Legalizing pot does not end the black market for it, as proven by the bust of an illegal pot operation in the California Bay Area where $4 million-worth of plants were seized. The Cannabis Research Center at the University of California in Berkeley reported last year that there are still more illegal cannabis farms than lawful ones, a half-decade after California legalized pot under the pretext of ending the illegality. Bills headed to its governor now for signature include legalizing marijuana use for animals, and prohibiting employers from firing workers for off-job pot-smoking.
Voters in Missouri, Arkansas, Maryland, North Dakota, and South Dakota should not want to become more like California where advertisements to buy and smoke pot are everywhere. The pungent stench of marijuana crops extends for more than a mile, and the odor from smoking the weed reeks far worse than tobacco. The marijuana ballot initiative in Missouri is a confusing 38 pages of single-spaced fine print, which should not have been allowed on the ballot. This bill would never pass the Missouri legislature, and should not be approved by voters either.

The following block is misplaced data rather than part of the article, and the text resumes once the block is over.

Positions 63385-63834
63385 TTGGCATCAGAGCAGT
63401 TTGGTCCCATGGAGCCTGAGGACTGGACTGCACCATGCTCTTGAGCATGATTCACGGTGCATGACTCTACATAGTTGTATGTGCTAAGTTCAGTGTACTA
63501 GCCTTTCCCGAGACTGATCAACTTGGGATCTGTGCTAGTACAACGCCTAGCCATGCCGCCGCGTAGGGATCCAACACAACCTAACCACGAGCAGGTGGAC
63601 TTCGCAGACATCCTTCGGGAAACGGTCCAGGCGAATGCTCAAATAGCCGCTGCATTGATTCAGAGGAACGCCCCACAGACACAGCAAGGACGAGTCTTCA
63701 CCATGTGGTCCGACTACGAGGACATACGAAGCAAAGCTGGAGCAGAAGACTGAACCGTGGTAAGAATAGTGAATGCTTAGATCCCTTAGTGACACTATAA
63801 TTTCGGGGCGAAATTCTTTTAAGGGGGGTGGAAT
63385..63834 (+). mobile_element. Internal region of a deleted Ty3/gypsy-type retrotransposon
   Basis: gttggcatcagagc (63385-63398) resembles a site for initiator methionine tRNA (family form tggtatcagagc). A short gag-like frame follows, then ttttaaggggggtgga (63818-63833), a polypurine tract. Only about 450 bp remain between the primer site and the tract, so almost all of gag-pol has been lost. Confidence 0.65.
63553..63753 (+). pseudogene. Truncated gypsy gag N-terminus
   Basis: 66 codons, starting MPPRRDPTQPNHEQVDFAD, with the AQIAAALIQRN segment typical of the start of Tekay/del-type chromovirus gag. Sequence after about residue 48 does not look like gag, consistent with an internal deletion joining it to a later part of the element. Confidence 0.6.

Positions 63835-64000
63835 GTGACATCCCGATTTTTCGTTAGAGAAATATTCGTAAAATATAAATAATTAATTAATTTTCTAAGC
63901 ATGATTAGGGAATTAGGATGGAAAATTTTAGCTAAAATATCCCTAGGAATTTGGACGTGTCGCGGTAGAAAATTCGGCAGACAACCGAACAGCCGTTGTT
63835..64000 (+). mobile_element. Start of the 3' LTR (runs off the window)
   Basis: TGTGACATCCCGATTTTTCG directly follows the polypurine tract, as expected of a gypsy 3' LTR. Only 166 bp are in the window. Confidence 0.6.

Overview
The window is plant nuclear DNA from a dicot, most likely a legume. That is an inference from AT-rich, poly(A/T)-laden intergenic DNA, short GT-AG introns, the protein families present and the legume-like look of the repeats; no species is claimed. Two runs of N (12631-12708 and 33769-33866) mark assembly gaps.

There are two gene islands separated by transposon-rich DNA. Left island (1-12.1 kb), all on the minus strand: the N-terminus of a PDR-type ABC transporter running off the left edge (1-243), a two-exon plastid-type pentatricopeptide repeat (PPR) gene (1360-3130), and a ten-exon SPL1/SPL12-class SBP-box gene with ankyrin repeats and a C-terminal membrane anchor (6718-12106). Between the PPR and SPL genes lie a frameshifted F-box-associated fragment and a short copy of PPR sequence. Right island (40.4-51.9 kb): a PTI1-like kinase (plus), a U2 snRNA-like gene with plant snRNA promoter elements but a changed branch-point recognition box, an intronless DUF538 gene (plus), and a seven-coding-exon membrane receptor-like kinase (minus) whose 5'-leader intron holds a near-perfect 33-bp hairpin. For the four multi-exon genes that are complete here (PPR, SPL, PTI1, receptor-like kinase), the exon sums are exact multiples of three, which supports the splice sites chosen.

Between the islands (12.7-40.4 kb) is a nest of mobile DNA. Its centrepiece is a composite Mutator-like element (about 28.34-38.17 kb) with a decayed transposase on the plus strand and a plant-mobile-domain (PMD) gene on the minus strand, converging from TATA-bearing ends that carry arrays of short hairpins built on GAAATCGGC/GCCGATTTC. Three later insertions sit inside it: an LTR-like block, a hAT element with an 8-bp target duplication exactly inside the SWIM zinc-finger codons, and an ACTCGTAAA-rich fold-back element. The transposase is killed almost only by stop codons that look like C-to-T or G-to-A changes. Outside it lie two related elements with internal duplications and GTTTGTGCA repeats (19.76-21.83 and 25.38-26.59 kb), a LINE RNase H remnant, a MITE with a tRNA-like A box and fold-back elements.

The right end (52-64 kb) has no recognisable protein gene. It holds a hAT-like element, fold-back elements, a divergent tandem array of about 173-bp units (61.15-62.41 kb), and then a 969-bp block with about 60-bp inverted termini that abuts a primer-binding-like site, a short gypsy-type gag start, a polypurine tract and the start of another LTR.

On top of that, the U.S. Court of Appeals for the First Circuit ruled that states may be prohibited by the Constitution from limiting importation of marijuana into their states. Already vans are illegally selling marijuana on the streets of New York City, which has become so troublesome there that the mayor instituted a task force to crack down against this worsening cannabis crime wave.
On July 21, Senators from the East and West Coasts introduced the Cannabis Administration and Opportunity Act in the U.S. Senate to try to expand marijuana nationwide. The cannabis industry is complaining that it is not making enough money, but opportunity for that industry means harm for others.
Big Weed is not only increasing the potency of their products, but their political potency as well. Armed with the money of drug-addled Americans, Big Weed is launching major campaigns throughout our nation to increase the reach of their power. Let’s put our communities first and kick cannabis to the curb.